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National Security & Defense

Six Suspected-Terrorist Aliens Stopped at Southern Border in First Half of 2018

Members of a caravan of migrants from Central America walk towards the United States border and customs facility in Tijuana, Mexico, April 29, 2018. (Edgard Garrido/Reuters)

In the first six months of fiscal year 2018, U.S. Customs and Border Protection (CBP) agents apprehended six migrant aliens at the southern border whose names were included on the government’s list of known or suspected terrorists, according to CBP data obtained by NBC News.

In total, CBP stopped 41 people at the southern border whose names appeared in the terrorist-screening database from October 1, 2017 to March 31, 2018. The other 35 were U.S. citizens or lawful permanent residents. Border Patrol agents, who are separate from CBP, apprehended five migrants whose names appeared in the terrorist database in the first half of fiscal year 2018, though it’s unclear whether those migrants were attempting to cross the northern or southern border.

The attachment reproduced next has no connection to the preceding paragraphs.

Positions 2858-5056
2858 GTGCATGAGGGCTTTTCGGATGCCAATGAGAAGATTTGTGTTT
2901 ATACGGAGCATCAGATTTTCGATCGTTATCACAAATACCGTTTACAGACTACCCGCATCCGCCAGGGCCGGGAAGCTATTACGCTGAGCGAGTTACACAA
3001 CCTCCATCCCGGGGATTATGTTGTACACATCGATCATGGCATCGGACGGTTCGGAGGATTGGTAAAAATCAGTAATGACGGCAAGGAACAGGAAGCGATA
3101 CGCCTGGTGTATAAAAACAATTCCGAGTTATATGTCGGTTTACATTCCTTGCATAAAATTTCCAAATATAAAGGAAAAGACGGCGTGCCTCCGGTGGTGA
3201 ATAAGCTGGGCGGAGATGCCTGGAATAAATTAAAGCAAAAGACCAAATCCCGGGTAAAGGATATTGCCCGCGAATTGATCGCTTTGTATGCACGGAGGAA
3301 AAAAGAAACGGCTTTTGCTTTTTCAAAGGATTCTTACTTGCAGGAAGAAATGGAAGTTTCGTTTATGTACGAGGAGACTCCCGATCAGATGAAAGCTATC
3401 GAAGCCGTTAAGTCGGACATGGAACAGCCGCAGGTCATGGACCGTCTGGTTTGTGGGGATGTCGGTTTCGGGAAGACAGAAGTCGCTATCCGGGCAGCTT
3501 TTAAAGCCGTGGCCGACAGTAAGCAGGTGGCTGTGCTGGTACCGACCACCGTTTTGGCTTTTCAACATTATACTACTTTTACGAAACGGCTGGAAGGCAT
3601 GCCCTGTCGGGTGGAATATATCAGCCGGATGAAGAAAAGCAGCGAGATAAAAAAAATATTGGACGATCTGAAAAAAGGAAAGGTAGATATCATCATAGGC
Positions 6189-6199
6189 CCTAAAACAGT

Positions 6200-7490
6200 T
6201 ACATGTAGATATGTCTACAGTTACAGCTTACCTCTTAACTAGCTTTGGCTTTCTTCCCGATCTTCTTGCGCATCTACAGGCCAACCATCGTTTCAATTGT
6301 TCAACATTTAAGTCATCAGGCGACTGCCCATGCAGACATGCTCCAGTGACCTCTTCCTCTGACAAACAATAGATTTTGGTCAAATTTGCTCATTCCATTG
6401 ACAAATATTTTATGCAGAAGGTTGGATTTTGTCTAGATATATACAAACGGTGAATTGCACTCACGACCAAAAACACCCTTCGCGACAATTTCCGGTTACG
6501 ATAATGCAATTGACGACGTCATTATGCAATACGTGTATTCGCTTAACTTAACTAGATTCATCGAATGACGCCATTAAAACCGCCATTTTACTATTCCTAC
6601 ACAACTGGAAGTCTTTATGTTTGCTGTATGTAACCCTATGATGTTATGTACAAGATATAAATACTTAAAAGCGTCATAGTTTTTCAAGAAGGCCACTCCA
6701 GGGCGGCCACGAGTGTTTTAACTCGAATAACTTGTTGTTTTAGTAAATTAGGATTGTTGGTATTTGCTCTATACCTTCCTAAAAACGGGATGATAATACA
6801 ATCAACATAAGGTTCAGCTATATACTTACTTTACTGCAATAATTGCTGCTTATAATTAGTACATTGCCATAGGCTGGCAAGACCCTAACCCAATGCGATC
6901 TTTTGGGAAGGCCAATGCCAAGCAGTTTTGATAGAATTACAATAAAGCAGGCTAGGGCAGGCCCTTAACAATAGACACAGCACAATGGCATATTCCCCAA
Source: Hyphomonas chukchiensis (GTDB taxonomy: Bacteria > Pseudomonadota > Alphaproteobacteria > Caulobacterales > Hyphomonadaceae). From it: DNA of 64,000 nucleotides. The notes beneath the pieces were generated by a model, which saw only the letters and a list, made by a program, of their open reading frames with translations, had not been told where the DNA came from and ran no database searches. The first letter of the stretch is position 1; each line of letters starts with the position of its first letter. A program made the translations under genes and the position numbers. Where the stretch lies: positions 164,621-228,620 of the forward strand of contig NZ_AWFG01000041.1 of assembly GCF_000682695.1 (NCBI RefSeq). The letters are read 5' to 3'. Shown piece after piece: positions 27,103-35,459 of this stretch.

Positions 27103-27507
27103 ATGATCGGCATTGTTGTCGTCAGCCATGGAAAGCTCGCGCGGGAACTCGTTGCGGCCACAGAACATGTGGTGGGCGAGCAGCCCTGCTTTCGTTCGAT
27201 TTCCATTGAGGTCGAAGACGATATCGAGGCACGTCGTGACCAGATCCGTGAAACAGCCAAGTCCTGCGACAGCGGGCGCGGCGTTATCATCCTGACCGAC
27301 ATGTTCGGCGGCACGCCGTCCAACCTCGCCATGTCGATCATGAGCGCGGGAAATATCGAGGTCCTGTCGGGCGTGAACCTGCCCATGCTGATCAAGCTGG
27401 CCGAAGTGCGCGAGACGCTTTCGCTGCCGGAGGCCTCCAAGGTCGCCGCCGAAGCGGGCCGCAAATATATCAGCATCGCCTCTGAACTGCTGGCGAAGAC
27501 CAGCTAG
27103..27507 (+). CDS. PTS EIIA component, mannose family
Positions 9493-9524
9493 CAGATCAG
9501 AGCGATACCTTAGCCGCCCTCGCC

The report appears to contradict White House Press Secretary Sarah Huckabee Sanders’s Friday claim that CBP apprehended roughly 4,000 known or suspected terrorists in fiscal year 2018. Sanders cited the influx of terrorist migrants in defending the administration’s decision to shutdown the government over Democrats’ refusal to include more than $5 billion in funding for a southern-border wall in spending legislation that would have kept the government open until early February. Despite Sanders attempt to tie border wall construction to terrorism prevention, more than 3,700 of the suspected terrorists apprehended by CPB in 2018 were apprehended at airports, according to CPB data.

The shutdown, which began on Dec. 22 and is now the third-longest such event in the nation’s history, will become the longest if Congress fails to pass spending legislation the president is willing to sign by Saturday.

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